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N Biotechnol. 2019 Nov 1;56:1-8. doi: 10.1016/j.nbt.2019.10.009. [Epub ahead of print]

A compact nanobody-DNAzyme conjugate enables antigen detection and signal amplification.

Author information

1
Dept. of Medical Biochemistry and Biophysics, Karolinska institutet, Stockholm, Sweden.
2
Laboratory for Environmental and Life Sciences, University of Nova Gorica, Nova Gorica, Slovenia.
3
Dept. of Medical Biochemistry and Biophysics, Karolinska institutet, Stockholm, Sweden; Interfaculty Institute of Biochemistry, University of Tübingen, Tübingen, Germany.
4
Laboratory for Environmental and Life Sciences, University of Nova Gorica, Nova Gorica, Slovenia. Electronic address: ario.demarco@ung.si.

Abstract

Hemin-utilizing G-quadruplex DNAzymes with peroxidase-like (POX) activity are widely used as signal reporters in biosensing technology. However, their application to protein detection has been mostly limited to sandwich-type assays involving streptavidin or nanoparticles as indirect bridging platforms between DNAzymes and antibodies. Herein, we describe the generation of a compact, covalently DNAzyme-labeled nanobody which was successfully tested in a direct enzyme-linked immunosorbent assay (ELISA). The conjugation approach was based on the self-labeling protein tag mVirD2, a truncated bacterial relaxase able to covalently bind DNA with 1:1 stoichiometry at a specific amino acid residue. The hybrid molecule combined the nanobody antigen binding affinity and specificity with the DNAzyme catalytic capability to oxidize peroxidase substrates (e.g. ABTS, H2O2). The proposed strategy is simple and cost-effective, enables development into multiplex formats and provides reagents with hitherto unmet reproducibility in terms of POX activity instrumental for both colorimetric and electrochemical reactions. As a proof-of-concept, it was demonstrated that DNAzyme-nanobody conjugates are convenient immunoreagents for rapid and specific detection of the toxic alga Alexandrium minutum.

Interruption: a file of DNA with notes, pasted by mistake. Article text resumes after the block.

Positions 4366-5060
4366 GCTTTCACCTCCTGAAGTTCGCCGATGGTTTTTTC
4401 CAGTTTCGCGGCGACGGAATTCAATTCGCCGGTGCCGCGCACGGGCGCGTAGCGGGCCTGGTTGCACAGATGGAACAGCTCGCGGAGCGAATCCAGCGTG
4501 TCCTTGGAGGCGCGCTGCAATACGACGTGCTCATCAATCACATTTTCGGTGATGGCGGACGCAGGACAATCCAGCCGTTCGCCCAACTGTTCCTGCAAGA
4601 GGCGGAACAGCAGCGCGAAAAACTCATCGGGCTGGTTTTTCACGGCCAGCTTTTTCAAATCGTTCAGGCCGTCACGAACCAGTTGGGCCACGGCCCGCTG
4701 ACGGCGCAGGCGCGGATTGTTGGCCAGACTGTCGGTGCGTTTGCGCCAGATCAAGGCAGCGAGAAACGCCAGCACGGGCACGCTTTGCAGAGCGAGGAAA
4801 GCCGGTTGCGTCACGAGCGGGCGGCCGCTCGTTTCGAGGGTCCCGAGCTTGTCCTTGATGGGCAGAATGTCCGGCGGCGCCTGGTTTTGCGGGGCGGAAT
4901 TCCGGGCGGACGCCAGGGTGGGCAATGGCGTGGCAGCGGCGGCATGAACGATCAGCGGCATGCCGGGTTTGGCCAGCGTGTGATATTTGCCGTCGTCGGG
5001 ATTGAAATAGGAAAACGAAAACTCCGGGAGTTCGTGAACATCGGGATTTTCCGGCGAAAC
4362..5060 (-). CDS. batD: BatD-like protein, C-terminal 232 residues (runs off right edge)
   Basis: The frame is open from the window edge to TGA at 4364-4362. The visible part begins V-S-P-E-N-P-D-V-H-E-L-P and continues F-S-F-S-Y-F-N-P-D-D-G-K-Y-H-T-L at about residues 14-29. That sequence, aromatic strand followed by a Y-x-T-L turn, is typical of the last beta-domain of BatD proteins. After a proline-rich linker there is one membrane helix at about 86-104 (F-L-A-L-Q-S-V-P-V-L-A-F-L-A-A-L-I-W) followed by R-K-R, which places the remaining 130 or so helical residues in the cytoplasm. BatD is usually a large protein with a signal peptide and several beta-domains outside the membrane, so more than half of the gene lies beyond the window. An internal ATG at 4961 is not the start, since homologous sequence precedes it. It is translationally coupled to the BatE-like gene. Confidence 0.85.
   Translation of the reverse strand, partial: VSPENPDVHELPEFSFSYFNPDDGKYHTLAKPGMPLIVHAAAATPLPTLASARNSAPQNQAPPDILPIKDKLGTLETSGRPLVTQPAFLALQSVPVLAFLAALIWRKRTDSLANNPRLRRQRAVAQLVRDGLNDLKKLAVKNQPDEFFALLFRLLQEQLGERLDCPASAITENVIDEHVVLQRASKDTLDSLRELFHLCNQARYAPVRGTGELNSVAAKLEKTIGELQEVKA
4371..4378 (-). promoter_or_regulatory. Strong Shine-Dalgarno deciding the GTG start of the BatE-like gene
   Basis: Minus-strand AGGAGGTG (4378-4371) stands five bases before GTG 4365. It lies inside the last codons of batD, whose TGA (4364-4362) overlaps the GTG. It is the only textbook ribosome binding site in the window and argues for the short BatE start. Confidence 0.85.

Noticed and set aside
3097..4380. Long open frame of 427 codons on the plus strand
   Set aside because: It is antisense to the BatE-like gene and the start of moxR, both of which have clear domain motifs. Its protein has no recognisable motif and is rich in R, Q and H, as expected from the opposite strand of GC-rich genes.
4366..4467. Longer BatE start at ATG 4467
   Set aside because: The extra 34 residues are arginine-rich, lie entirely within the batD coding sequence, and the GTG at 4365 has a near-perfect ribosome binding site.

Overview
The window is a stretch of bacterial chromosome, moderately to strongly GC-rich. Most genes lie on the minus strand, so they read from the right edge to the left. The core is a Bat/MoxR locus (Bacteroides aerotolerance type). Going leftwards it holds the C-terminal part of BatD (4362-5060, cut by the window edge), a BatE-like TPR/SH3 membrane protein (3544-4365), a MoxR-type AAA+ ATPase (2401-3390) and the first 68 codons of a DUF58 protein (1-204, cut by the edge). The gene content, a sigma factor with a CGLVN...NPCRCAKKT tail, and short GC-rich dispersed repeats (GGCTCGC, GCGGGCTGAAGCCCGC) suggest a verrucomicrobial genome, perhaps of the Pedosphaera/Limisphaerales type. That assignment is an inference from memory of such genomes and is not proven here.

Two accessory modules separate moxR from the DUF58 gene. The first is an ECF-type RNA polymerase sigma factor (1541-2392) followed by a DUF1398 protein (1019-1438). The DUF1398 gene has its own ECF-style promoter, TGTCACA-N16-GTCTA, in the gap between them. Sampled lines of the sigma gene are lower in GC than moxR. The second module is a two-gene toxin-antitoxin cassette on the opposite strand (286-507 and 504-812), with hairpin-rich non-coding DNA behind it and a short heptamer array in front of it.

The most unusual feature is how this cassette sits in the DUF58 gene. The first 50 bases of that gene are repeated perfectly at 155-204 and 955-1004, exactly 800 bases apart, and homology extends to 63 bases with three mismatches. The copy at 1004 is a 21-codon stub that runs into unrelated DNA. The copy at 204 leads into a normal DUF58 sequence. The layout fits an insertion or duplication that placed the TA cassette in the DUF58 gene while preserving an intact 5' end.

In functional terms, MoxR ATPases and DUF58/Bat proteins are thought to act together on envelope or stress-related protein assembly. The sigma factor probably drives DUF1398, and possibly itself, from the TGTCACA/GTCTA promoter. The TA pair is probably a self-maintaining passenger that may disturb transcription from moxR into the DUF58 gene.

KEYWORDS:

Alexandrium minutum; Bioconjugation; DNA quadruplex; DNAzymes; Nanobodies; Peroxidase activity; mVirD2

PMID:
31682942
DOI:
10.1016/j.nbt.2019.10.009

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